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The strength that comes from gratitude

- Practice, Practice, Practice

When I was in college, our swim team was preparing to compete with another school. Our coach wanted to test my time for the 100-yard freestyle event. He asked me to swim the event three times in a row with a one-minute rest in between each swim.

While swimming the first 100 yards, I recalled, with gratitude, the complete healing of “swimmer’s ear” a couple of years earlier. The ailment was a very painful condition in my ear that would have prohibited me from future swimming, competitive or casual.

After the first 100 yards, the coach told me the swim time. I waited one minute and did it again, still rejoicing and thinking about this healing. When I finished that 100 yards the coach was amazed because my time was a second or two faster. He was even more amazed after my third and final swim because my time was faster still! A few days later our school competed in a Big Ten college swim meet, and I was able to be part of that competition.

This experience has always stood out to me as an example of the inspiration that comes from gratitude—from being grateful for God and His healing power. It was gratitude for God that opened my eyes to the fact that because God governed me, my strength came from Him. This God-derived strength is not just theoretical, but very real and practical. The understanding of God’s government brings freedom to the body, giving one greater spiritual conviction as well as physical energy and strength. Under the marginal heading “Renewed selfhood,” Mary Baker Eddy writes, “Let us feel the divine energy of Spirit, bringing us into newness of life and recognizing no mortal nor material power as able to destroy. Let us rejoice that we are subject to the divine ‘powers that be’ ” (Science and Health with Key to the Scriptures, p. 249).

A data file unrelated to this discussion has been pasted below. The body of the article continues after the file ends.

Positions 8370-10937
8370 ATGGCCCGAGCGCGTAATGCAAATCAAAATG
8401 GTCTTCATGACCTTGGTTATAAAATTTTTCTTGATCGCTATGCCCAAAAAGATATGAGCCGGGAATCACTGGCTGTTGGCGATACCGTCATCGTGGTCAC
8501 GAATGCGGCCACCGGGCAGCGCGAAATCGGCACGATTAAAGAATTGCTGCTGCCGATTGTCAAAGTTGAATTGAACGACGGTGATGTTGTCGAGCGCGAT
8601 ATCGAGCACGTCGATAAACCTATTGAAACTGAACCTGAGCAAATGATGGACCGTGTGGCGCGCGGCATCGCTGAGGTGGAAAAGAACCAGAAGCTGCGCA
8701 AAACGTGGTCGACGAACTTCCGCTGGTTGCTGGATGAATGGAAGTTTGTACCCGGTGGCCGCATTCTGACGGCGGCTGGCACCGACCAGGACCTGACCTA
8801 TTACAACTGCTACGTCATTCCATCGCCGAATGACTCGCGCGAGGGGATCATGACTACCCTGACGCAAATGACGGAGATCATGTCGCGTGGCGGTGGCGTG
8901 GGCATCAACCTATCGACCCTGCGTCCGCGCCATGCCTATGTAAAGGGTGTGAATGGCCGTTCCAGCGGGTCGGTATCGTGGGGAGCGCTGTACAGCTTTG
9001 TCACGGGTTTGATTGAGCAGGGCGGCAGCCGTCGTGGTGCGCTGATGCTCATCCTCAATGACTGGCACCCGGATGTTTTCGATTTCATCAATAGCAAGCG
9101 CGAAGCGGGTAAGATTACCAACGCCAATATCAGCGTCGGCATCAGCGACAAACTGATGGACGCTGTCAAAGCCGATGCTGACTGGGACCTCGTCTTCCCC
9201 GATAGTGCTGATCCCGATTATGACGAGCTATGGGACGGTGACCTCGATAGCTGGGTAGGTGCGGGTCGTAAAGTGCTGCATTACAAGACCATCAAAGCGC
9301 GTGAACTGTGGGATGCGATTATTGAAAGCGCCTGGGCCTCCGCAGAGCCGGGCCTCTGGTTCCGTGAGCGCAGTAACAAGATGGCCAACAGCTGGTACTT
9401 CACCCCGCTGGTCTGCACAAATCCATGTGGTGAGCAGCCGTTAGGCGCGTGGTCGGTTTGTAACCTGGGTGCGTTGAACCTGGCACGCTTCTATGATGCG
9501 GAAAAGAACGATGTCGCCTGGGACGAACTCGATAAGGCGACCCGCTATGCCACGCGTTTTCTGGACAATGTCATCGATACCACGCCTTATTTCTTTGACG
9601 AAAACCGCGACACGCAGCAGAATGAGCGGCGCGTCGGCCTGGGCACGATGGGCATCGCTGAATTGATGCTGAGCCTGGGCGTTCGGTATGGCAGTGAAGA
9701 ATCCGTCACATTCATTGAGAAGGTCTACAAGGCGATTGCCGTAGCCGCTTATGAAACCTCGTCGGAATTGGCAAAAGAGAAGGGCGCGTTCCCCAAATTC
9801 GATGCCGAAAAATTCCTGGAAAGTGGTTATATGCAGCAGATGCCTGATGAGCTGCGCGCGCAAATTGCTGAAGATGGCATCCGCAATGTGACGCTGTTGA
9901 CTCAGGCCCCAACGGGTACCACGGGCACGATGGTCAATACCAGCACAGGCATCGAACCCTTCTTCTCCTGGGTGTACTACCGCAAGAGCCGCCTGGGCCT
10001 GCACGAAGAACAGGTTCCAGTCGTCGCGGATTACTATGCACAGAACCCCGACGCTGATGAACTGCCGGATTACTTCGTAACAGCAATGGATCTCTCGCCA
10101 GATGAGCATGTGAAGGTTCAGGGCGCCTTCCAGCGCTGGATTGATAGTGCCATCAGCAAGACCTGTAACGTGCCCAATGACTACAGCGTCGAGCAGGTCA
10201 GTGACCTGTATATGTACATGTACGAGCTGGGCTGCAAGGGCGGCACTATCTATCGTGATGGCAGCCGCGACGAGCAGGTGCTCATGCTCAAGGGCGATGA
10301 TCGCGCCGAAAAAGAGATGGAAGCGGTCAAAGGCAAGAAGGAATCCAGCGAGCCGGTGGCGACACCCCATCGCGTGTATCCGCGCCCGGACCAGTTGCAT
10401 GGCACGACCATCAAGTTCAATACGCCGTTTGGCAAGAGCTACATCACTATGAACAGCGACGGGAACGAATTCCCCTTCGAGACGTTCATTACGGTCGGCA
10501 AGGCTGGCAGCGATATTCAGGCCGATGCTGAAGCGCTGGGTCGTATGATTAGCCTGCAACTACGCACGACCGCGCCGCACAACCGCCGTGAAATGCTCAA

We can be grateful for and draw strength from past healings and experiences that proved to us God’s love and spiritual power. I know some students of Christian Science who keep a list of healing experiences that bring repeated encouragement and rejoicing.

This rejoicing is gratitude. Gratitude for the physical, mental, and moral healings that have taken place. Gratitude for a greater sense of God’s love, power, and presence. Gratitude for new views of man as God’s perfect reflection instead of an imperfect, flawed mortal without hope of salvation. 

This gratitude brings vitality, energy, and strength because it includes spiritual understanding, a recognition of the power and presence of God’s goodness and man’s spiritual perfection. Thank goodness for gratitude!

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